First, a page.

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Old 07-07-2008, 11:20 AM   #5
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Clark,
you dont mention if you leave the "fill" lever to your automatic battery filling system on or off. I too have had difficulties with the ongoing corrosion in the battery compartment and as Old Forester says, clean and protect works well.

I have only gone through large amounts of water in the resevoir in a short period of time when I left the fill lever in the "on" position and then I have a lot more off gassing through the battery vents which contributes to the corrosion problem. I now regularly open the fill valve and stand and wait for the resevoir to stop lowering then re close the valve. Far fewer problems and use a lot less water

Hope this helps
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Old 07-07-2008, 08:05 PM   #6
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The more I think about it and view your comments, the more I think the battery fill system is the culprit. I like the idea of the sealed batteries but I want to get some more life out of these year old ones first. While I do leave the battery fill system off, I must have left it on for quite some time for a gallon of water to disappear down it. Guess I'll watch it much more carefully like Hugh and Cyndi do.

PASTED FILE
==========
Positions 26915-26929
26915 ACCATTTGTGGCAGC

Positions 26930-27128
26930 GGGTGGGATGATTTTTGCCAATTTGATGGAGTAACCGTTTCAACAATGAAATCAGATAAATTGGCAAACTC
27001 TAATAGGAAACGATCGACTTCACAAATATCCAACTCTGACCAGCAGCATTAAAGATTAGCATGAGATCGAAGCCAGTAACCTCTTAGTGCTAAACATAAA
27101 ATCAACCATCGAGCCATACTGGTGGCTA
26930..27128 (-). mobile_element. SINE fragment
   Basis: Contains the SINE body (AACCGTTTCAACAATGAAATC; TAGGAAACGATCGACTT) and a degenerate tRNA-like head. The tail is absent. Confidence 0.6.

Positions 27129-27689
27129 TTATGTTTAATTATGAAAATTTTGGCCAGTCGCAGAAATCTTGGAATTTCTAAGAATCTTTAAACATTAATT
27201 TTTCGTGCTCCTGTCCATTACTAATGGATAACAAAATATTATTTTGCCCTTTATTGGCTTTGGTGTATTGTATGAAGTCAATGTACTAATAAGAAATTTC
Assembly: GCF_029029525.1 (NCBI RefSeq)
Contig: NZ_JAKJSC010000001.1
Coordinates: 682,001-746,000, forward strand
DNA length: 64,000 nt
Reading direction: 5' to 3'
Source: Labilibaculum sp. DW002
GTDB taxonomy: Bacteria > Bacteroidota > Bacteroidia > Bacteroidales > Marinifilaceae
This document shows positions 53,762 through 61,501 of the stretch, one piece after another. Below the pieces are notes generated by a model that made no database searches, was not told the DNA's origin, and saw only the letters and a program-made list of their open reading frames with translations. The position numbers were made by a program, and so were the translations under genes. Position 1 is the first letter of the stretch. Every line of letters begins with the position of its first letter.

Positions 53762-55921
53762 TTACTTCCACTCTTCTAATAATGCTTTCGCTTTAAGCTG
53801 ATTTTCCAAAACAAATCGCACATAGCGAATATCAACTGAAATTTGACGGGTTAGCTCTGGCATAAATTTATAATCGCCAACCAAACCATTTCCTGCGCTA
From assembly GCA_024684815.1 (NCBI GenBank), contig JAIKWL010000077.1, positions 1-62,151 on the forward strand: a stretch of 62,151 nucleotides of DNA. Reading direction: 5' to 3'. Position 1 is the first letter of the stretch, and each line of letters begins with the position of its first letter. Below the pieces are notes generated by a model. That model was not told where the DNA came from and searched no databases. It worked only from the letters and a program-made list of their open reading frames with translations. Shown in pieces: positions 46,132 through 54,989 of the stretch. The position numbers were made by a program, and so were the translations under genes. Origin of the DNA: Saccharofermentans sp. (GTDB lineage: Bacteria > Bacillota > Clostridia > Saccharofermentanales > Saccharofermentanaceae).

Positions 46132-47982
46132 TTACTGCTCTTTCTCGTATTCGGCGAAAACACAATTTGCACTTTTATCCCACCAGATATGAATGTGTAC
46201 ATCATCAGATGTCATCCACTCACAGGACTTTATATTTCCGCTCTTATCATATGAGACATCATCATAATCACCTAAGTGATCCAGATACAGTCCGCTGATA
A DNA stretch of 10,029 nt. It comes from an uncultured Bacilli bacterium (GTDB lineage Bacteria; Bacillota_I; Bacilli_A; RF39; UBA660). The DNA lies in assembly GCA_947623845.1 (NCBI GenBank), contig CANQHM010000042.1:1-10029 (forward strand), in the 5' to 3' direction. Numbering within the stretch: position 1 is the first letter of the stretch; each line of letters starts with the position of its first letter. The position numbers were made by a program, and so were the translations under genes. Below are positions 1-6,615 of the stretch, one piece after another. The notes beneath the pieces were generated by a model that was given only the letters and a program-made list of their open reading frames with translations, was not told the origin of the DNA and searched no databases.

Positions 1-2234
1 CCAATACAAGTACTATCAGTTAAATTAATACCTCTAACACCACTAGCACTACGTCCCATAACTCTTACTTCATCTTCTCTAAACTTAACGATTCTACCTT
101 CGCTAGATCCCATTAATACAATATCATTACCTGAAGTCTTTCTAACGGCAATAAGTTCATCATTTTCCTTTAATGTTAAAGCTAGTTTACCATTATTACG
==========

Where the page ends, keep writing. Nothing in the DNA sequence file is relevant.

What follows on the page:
Thanks for your help.

Clark
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Old 07-09-2008, 06:26 AM   #7
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Clark,
The point I was trying to make earlier was this. The corrosion you see is due to sulfuric acid being emitted from the breather in the battery top. This is due to gassing inside the battery which occurs when the battery is being overcharged. If the acid has been diluted too much by all that water that was added the battery will not reach full charge and the charging system will keep pumping amps into it trying to reach full charge. Check the specific gravity of the electrolyte and if it is not around 1.3 then you may have to have a specialist top it up or replace it.
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Old 07-09-2008, 04:02 PM   #8
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Thanks John...

The entire battery/charging system understanding seems to elude me. Guess I'm used to putting in an Optima and driving without a thought off all the activities going on under the hood. It is much more technical than I realized. Could this have been caused by the battery fill system overfilling the batteries? I wasn't aware it could do that.
If I get a hydrometer and check each filler, what would I have to do to increase the ones that are too low? - Or is this a tech job?

Clark
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Old 07-09-2008, 05:37 PM   #9
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Hi Clark,
The normal rule is that if any one of the cells has a low S.G. then you replace the whole battery. That one bad cell is dragging the battery voltage down and causing the overcharging problem. Hopefully all the cells have the same S.G. and they are just a little low. At this point you need a specialist who can tell you how much acid to add to bring the S.G. up to spec. If you are really lucky the S.G. may be OK and you just have overfilled cells. In this case acid may be being forced out of the caps due to expansion and all you have to do is lower the electrolyte level using a syringe to suck out the excess. Hope this helps.